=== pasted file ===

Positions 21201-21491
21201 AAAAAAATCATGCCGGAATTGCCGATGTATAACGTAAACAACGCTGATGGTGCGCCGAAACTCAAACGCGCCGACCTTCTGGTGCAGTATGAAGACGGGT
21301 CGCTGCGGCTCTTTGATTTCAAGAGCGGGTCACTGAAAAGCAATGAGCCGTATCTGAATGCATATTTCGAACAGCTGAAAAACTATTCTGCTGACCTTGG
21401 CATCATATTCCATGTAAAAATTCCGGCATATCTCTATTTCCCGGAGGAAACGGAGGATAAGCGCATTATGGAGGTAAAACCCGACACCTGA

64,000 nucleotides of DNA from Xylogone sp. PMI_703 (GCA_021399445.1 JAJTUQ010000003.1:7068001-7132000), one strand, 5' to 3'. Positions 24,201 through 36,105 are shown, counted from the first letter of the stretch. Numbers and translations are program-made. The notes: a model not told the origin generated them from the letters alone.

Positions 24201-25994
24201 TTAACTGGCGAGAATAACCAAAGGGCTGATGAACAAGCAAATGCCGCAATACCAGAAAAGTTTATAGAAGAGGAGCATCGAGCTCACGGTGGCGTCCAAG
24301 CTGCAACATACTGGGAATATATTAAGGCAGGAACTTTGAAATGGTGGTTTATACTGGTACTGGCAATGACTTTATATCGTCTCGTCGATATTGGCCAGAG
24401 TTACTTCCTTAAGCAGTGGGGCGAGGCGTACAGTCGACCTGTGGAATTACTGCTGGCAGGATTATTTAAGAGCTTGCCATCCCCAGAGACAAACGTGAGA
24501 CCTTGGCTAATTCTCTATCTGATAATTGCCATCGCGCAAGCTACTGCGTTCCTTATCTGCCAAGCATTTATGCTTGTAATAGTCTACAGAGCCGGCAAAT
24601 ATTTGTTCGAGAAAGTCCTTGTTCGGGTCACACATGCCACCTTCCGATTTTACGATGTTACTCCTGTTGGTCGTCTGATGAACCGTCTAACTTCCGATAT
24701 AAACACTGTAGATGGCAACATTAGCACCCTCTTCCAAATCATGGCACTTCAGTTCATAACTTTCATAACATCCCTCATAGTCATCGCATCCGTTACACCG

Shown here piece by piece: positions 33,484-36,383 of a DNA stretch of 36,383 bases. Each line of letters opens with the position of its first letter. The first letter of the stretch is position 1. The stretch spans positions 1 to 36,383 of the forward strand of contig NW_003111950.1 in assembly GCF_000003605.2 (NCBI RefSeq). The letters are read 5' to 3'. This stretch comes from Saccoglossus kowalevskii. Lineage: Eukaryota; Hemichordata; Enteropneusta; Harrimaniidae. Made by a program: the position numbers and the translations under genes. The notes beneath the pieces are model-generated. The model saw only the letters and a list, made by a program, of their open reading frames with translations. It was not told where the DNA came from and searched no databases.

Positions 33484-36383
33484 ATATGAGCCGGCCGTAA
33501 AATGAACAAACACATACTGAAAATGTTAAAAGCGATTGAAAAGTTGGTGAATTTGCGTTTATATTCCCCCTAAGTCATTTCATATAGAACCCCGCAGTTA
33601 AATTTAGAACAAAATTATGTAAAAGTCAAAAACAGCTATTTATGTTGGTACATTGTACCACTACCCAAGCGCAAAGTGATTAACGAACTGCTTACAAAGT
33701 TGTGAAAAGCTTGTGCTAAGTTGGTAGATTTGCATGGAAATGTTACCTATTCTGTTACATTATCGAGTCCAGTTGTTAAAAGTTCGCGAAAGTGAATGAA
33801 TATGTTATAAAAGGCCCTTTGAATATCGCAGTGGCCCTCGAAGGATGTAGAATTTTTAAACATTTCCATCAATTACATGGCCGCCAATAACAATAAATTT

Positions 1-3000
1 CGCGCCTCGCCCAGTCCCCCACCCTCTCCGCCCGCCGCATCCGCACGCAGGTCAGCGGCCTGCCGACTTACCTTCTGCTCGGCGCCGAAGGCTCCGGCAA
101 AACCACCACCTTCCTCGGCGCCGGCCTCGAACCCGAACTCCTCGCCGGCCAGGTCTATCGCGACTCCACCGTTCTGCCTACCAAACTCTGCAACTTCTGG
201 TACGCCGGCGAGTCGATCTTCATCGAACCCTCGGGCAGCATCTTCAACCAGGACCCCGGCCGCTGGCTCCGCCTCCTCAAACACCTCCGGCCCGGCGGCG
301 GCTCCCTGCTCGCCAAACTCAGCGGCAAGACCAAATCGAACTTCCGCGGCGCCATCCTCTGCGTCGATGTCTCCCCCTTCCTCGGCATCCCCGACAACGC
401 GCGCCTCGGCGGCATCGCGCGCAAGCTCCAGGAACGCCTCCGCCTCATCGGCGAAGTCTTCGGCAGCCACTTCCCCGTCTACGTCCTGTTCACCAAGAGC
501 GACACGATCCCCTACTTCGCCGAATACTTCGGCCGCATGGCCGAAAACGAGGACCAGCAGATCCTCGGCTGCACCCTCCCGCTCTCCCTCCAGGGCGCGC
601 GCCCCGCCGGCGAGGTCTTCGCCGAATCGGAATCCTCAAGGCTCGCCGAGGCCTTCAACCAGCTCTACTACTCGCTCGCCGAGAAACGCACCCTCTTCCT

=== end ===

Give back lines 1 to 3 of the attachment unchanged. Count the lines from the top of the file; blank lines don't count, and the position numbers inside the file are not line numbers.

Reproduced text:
Positions 21201-21491
21201 AAAAAAATCATGCCGGAATTGCCGATGTATAACGTAAACAACGCTGATGGTGCGCCGAAACTCAAACGCGCCGACCTTCTGGTGCAGTATGAAGACGGGT
21301 CGCTGCGGCTCTTTGATTTCAAGAGCGGGTCACTGAAAAGCAATGAGCCGTATCTGAATGCATATTTCGAACAGCTGAAAAACTATTCTGCTGACCTTGG